Can I sue and EMS company for telling me I am fine to go home after a car accident? They told me I’m fine so I went home. But 45 minutes later I had to be rushed to the ER for an emergency C-section because my baby’s heart rate kept dropping.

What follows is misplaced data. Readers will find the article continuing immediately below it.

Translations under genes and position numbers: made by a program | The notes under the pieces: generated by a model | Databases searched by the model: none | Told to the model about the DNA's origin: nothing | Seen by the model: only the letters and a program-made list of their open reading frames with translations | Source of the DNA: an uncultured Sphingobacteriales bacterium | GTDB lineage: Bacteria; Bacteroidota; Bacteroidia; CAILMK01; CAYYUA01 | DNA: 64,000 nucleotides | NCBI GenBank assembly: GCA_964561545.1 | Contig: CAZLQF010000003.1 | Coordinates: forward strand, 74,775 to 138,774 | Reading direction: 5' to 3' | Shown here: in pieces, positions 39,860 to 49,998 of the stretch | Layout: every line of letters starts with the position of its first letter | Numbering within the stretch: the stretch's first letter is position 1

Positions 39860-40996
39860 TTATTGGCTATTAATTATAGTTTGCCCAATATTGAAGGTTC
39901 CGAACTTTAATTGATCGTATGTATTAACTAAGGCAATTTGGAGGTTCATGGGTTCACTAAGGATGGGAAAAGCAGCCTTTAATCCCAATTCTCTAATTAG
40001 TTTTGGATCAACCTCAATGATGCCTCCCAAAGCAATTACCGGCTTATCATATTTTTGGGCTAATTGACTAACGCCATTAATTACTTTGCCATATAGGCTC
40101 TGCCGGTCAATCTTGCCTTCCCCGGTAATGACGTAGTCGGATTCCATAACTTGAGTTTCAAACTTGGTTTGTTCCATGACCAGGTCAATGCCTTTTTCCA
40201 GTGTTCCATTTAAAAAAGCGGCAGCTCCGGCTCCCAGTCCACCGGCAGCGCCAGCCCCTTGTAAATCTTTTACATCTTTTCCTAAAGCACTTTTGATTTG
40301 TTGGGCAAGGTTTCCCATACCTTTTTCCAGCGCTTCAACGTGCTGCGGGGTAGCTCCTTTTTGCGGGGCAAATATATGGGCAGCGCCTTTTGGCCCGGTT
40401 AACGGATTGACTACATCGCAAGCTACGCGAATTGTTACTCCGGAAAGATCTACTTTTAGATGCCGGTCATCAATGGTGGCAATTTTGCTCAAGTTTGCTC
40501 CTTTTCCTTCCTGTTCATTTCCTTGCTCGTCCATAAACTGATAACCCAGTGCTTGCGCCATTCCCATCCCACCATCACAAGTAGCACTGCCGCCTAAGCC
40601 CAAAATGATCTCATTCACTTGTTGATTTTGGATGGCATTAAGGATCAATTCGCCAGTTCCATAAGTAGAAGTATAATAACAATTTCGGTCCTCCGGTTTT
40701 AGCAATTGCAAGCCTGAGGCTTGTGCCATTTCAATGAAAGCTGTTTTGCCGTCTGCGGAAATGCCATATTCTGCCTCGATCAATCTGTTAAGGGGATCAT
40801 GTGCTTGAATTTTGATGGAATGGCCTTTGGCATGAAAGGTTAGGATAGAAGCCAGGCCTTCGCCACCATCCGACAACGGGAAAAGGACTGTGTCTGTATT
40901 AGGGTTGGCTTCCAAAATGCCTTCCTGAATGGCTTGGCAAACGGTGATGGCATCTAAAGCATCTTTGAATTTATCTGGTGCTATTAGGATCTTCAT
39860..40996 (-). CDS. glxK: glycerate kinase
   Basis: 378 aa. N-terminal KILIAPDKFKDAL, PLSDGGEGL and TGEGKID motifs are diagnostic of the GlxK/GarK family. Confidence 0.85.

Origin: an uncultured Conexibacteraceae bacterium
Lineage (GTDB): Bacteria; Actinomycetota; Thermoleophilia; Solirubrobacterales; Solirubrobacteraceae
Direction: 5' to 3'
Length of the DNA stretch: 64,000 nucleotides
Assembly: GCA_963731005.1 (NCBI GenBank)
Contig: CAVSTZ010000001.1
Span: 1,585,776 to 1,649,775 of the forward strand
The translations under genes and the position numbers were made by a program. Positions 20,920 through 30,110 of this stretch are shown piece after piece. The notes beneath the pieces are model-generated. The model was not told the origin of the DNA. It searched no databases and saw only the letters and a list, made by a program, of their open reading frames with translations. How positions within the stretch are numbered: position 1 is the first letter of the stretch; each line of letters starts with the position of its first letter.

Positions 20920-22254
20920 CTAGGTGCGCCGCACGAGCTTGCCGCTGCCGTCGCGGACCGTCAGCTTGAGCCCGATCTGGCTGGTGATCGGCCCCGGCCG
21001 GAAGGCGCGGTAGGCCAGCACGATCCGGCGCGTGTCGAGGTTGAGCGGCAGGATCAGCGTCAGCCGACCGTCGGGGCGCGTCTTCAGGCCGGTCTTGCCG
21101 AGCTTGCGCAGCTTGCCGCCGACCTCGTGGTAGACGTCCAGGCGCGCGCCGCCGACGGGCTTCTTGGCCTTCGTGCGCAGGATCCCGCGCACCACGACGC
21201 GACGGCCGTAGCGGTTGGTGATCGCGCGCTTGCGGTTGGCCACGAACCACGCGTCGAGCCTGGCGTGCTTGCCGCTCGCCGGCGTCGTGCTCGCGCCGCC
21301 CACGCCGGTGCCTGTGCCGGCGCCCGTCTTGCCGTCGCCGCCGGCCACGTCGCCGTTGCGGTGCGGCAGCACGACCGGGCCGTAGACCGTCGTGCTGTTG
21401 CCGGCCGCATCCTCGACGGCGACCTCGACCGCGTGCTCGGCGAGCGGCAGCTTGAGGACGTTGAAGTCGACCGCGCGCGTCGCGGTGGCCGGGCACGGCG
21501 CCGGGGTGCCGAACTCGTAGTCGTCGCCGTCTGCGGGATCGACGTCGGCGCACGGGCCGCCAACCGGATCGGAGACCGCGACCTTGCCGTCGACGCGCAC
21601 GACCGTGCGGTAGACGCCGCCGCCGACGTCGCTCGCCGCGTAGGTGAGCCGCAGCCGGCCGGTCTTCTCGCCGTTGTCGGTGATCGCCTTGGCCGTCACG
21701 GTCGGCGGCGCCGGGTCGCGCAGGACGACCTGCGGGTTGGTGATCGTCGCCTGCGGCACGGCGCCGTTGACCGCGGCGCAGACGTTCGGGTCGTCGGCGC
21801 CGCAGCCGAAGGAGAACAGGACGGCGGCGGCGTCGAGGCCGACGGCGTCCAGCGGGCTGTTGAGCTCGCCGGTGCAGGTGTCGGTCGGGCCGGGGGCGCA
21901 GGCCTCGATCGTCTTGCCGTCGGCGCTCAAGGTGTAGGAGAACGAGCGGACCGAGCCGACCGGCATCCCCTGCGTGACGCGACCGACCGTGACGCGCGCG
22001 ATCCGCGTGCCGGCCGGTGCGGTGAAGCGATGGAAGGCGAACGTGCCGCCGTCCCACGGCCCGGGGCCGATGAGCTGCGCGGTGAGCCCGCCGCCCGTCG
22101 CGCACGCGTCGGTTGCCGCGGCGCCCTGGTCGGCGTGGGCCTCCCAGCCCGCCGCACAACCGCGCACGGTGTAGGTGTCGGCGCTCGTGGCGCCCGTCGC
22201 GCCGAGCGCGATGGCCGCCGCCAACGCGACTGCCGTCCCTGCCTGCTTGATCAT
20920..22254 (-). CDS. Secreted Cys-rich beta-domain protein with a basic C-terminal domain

Parents may have a cause of action for “wrongful birth” against a medical professional whose negligence led to an undesired birth … even if the child is born healthy. Medical professionals clearly owe a duty to patients who consult them for the express purpose of avoiding parenthood. [Custodio v. Bauer (1967) 251 CA2d 303, 318–324, 59 CR 463, 473–476 & fn. 11]. Moreover, physicians serving on an on-call basis to a hospital emergency room, who render emergency obstetrical services in good faith, are immune from liability for any negligent act or omission in connection with that service. [Bus. & Prof.C. § 2395.5(a)]. However, immunity is not available in the following situations: The injury is caused by an act or omission amounting to gross negligence, recklessness, or willful misconduct; The physician was paid for serving or is required to serve on an on-call basis; The hospital has not expressly (in writing) accepted liability for the physician’s negligent acts or omissions; The physician provided prior medical treatment or diagnosis to the same patient for a condition having a bearing on, or relevant to, treatment of the obstetrical condition that required emergency services; Before rendering emergency obstetrical services, the physician had a contractual obligation or agreement with the patient, another physician or a third party payor on the patient’s behalf, to provide the obstetrical care; Before rendering emergency obstetrical services, the physician had a reasonable expectation to be paid for those services. It would be best to seek personal assistance from a lawyer in order to guide you in filing a personal injury claim.